Lack-of-Fit Tests

Two goodness-of-fit tests can be requested from the PROBIT procedure: a Pearson’s chi-square test and a log-likelihood ratio chi-square test.

To compute the test statistics, you can use the AGGREGATE or AGGREGATE= option grouping the observations into subpopulations. If neither AGGREGATE nor AGGREGATE= is specified, PROC PROBIT assumes that each observation is from a separate subpopulation and computes the goodness-of-fit test statistics only for the events/trials syntax.

If the Pearson’s goodness-of-fit chi-square test is requested and the -value for the test is too small, variances and covariances are adjusted by a heterogeneity factor (the goodness-of-fit chi-square divided by its degrees of freedom) and a critical value from the distribution is used to compute the fiducial limits. The Pearson’s chi-square test statistic is computed as where the sum on is over grouping, the sum on is over levels of response, is the frequency of response level for the th grouping, is the total frequency for the th grouping, and is the fitted probability for the th level at the th grouping.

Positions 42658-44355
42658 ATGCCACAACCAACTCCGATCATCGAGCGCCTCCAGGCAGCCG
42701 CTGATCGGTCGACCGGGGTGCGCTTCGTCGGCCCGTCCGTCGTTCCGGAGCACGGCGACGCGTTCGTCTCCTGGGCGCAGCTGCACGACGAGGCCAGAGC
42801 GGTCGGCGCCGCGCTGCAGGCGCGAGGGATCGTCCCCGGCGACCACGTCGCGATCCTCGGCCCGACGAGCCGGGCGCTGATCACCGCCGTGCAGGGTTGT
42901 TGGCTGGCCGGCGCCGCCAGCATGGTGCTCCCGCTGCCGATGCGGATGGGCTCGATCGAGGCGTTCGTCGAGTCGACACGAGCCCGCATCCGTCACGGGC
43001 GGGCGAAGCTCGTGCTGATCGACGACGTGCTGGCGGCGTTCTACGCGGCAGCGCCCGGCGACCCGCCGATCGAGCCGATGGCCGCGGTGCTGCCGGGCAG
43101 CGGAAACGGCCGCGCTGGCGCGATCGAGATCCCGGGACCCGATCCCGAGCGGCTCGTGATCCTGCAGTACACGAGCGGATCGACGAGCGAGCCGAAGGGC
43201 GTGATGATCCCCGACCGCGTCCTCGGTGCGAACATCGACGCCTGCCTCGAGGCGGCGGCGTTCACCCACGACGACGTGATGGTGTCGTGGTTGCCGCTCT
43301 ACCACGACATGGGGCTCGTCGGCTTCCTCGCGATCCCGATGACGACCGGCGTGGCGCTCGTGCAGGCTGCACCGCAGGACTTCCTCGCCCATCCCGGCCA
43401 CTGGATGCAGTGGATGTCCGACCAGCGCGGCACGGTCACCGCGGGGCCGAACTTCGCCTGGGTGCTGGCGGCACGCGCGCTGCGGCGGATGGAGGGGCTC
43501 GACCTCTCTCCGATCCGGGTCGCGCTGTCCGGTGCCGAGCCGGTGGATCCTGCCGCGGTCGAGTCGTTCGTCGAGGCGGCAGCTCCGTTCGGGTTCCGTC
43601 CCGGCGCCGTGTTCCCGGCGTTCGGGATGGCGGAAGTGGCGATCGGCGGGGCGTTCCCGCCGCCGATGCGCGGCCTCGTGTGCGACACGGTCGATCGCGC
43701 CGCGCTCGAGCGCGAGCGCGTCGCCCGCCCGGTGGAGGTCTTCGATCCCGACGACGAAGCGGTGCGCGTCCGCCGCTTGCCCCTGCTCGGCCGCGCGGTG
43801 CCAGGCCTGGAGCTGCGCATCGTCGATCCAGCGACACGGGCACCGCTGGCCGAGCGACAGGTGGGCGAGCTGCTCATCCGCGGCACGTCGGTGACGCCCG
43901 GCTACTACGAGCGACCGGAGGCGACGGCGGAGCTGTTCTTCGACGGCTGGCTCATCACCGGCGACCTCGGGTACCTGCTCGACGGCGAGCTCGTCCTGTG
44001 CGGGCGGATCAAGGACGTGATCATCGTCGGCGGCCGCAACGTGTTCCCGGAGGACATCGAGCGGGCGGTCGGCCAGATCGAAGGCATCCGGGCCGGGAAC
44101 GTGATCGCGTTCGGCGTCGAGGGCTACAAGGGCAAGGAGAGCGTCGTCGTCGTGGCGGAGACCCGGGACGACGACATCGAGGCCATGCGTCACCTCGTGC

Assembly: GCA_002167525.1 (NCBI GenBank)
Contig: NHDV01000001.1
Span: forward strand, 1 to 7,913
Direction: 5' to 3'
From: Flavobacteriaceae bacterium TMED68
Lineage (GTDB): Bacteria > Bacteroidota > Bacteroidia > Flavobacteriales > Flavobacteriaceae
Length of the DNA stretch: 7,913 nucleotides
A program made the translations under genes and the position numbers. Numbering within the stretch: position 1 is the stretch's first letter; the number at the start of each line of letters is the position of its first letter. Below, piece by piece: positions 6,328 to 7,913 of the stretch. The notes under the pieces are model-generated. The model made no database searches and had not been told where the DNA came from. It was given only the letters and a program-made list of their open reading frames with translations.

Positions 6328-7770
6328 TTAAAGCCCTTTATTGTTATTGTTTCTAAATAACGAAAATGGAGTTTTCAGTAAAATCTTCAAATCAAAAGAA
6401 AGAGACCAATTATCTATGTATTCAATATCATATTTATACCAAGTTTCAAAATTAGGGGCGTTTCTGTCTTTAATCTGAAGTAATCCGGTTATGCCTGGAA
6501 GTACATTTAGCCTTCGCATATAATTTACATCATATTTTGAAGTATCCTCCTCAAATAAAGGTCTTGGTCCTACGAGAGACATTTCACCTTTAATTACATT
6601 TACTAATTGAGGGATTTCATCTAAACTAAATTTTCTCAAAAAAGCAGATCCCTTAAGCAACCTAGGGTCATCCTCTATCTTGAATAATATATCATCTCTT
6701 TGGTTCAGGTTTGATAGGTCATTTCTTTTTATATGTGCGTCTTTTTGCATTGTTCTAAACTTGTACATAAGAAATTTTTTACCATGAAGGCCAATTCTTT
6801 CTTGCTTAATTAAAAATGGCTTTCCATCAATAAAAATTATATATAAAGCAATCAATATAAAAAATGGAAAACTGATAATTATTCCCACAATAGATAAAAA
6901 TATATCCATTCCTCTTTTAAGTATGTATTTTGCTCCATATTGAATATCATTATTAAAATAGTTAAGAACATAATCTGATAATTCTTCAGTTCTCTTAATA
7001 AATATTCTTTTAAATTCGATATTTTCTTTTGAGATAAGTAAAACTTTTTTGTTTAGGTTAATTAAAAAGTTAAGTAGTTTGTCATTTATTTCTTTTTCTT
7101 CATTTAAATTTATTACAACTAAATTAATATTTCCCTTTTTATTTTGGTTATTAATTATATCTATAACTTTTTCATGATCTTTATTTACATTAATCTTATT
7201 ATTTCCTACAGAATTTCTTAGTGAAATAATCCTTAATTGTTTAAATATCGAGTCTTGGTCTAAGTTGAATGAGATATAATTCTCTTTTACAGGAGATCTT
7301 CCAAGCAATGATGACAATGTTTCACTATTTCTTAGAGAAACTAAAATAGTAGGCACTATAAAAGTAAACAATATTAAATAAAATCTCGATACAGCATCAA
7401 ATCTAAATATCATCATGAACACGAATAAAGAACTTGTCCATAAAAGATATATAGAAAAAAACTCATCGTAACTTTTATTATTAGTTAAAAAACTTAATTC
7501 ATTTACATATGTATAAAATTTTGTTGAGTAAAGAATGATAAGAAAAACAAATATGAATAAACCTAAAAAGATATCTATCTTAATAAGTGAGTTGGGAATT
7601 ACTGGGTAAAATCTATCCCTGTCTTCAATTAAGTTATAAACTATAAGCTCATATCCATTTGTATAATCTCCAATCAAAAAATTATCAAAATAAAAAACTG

The likelihood ratio chi-square test statistic is computed as This quantity is sometimes called the deviance. If the modeled probabilities fit the data, these statistics should be approximately distributed as chi-square with degrees of freedom equal to , where is the number of levels of the multinomial or binomial response, is the number of sets of independent variable values (covariate patterns), and is the number of parameters fit in the model.

In order for the Pearson’s statistic and the deviance to be distributed as chi-square, there must be sufficient replication within the groupings. When this is not true, the data are sparse, and the -values for these statistics are not valid and should be ignored. Similarly, these statistics, divided by their degrees of freedom, cannot serve as indicators of overdispersion. A large difference between the Pearson’s statistic and the deviance provides some evidence that the data are too sparse to use either statistic.